OKLAHOMA CITY (KFOR) – An Oklahoma Navy veteran has been waiting months for her cancer results from Veterans Affairs.

In February 2022, Sasha Grimmett had an MRI scan done and found abnormalities in her chest.

She reached out to her oncologist at Veterans Affairs for a diagnosis and consultation. Over a month later, she was given a PET scan. The results were positive, which indicated she likely had cancerous cells.

Two weeks into March, she had a biopsy that came back inconclusive. Grimmett then consulted with a surgeon to see what steps she should take next.

“But after speaking with the surgeon, he stated because it’s [the mass in her chest] small and where it’s located, that he would prefer to do another biopsy just to see if they can potentially, you know, avoid having to do a very intrusive surgery,” said Grimmett.

The goal was to receive definitive results.

Grimmett said it was another two weeks, on March 30, when she was able to get the second biopsy.

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Sasha Grimmett

At that point, she began to worry whether this was a situation that needed to be treated with more urgency.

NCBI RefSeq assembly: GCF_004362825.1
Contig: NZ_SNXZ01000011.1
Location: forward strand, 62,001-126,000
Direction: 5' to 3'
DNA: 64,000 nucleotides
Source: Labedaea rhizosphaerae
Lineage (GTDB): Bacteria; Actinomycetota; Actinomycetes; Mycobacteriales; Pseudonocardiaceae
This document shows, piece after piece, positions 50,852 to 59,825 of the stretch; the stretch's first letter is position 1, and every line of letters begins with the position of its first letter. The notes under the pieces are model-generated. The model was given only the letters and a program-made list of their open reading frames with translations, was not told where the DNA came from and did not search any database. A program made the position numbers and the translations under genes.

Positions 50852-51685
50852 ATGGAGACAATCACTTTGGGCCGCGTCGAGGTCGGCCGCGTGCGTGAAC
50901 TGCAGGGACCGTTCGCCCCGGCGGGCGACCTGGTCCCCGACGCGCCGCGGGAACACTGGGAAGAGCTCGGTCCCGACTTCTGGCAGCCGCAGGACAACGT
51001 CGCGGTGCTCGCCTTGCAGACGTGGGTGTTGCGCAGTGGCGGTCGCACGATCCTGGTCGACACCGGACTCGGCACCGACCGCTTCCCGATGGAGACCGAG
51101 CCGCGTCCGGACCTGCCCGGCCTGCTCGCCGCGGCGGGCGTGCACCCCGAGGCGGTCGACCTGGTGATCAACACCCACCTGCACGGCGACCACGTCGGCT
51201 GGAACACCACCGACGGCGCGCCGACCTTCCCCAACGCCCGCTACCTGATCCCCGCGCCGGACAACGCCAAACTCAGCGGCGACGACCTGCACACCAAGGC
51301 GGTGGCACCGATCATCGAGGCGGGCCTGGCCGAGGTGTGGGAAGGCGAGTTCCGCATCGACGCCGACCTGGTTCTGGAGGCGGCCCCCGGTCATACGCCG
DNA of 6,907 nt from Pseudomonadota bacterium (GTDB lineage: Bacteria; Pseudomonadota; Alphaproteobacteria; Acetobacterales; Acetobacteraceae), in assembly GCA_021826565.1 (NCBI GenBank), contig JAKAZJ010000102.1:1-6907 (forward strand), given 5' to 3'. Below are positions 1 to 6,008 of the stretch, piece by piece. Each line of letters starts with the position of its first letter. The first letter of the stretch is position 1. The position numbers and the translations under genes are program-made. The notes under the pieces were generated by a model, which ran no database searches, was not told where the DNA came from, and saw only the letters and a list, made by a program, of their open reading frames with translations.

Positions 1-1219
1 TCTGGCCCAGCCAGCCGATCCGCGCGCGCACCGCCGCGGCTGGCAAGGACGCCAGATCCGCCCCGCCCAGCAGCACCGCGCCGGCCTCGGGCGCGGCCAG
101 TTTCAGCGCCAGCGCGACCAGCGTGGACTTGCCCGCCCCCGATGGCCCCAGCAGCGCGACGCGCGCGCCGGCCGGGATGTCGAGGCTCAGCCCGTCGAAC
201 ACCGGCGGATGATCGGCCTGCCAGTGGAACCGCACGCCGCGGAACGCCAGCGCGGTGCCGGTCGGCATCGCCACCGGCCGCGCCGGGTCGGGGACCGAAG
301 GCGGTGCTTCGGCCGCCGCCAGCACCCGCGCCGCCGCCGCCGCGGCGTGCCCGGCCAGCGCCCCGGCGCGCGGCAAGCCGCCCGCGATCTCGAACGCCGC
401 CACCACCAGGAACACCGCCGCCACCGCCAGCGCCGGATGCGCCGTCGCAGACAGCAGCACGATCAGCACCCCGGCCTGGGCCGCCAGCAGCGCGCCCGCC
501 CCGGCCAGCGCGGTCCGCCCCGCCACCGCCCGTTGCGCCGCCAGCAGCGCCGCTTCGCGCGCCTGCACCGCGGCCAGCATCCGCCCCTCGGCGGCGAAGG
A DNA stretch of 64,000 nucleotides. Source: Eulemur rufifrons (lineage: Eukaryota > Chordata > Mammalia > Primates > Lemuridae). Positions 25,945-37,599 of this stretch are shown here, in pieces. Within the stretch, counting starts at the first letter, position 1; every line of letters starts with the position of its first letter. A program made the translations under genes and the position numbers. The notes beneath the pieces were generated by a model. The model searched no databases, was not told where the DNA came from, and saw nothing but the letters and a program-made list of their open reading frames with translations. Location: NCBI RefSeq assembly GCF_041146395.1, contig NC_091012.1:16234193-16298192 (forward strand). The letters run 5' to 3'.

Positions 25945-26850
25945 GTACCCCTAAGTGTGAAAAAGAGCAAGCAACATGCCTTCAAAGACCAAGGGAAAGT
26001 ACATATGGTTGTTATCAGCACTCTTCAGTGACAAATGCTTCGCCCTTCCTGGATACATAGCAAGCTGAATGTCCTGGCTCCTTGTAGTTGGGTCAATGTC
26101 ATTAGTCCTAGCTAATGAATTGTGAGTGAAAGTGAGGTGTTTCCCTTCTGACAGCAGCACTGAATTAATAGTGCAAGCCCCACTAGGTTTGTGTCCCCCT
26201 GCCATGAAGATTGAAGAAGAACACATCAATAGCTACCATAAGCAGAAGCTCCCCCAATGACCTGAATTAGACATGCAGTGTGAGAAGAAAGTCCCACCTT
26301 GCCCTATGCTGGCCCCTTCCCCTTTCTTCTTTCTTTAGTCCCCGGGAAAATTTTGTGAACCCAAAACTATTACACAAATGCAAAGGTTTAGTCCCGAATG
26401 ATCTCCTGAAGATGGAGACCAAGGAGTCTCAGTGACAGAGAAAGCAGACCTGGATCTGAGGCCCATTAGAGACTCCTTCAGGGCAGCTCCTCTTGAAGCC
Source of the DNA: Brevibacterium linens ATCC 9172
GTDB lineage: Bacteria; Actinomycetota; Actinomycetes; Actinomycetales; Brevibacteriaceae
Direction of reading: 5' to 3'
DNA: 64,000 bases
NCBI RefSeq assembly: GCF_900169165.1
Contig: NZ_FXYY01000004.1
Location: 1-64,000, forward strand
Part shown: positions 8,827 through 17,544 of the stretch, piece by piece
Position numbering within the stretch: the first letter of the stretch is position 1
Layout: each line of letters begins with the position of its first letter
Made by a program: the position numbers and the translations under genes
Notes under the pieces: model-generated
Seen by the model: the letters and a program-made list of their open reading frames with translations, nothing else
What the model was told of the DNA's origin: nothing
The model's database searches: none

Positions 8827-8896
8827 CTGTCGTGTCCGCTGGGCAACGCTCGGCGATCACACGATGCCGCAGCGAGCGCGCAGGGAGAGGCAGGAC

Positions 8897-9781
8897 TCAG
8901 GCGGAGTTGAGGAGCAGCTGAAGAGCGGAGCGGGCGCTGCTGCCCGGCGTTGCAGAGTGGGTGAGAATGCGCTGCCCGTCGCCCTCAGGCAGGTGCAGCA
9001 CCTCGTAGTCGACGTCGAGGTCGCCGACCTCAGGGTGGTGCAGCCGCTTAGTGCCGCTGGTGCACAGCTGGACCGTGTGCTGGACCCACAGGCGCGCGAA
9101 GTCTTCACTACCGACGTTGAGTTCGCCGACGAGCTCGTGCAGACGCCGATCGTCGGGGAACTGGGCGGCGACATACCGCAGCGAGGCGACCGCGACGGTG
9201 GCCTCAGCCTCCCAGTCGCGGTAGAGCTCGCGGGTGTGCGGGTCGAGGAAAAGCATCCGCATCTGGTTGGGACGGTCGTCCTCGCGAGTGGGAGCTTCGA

“Since I previously had cancer before, it kind of like sends you to a whirlwind of emotions again, like, ‘How bad is it this time?’” said Grimmett.

Sasha Grimmett sounded anxious because she experienced this before.

In 2014, she was diagnosed with Hodgkin’s Lymphoma. At the time she was serving in the Navy.

“I literally went in on a Tuesday and by Friday I knew that I had cancer,” remarked Grimmett, as she compared her two experience and their different diagnoses times.

The Navy veteran went through chemotherapy and has been in remission for close to seven years.

Now she is wondering whether chemo will be part of her life again.

“I’m a single parent, so I’m worried as far as like, am I going to have to have somebody come and stay with me to help me take care of my son?” said Grimmett.

The VA said a patient’s treatment timeline, after receiving an inconclusive test, is determined on a case-by-case basis.

“The VA provider’s best clinical judgement would be used to determine the appropriate care, including the timeliness of care, based on the details of the patient’s history and presentation,” said the VA in a statement.

Last week on April 26, Sasha Grimmett thought her worrying was over. Even without a conclusive diagnosis, she went in for a surgery to remove the mass in her chest.

“He removed what he thought was the mass that was at the end of the needle, and it happened to come back as just fat cells. So, he completely missed the mass,” said Grimmett in dismay.

There is another surgery scheduled for May 3.